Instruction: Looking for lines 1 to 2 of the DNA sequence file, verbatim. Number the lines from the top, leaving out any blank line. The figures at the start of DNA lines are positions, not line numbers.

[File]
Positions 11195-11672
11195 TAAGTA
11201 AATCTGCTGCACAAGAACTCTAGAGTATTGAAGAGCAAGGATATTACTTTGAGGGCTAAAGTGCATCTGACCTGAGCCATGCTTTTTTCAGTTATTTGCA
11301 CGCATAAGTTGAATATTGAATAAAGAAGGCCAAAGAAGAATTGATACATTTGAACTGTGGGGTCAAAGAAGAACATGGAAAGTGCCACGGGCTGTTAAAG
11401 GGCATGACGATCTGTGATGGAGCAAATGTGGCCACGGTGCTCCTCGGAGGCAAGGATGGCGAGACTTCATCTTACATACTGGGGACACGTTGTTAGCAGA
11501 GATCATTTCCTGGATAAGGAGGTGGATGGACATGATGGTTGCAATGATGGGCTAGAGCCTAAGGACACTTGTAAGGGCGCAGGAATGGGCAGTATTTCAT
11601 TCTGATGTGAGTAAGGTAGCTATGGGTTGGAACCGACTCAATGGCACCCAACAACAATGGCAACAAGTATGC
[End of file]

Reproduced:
Positions 11195-11672
11195 TAAGTA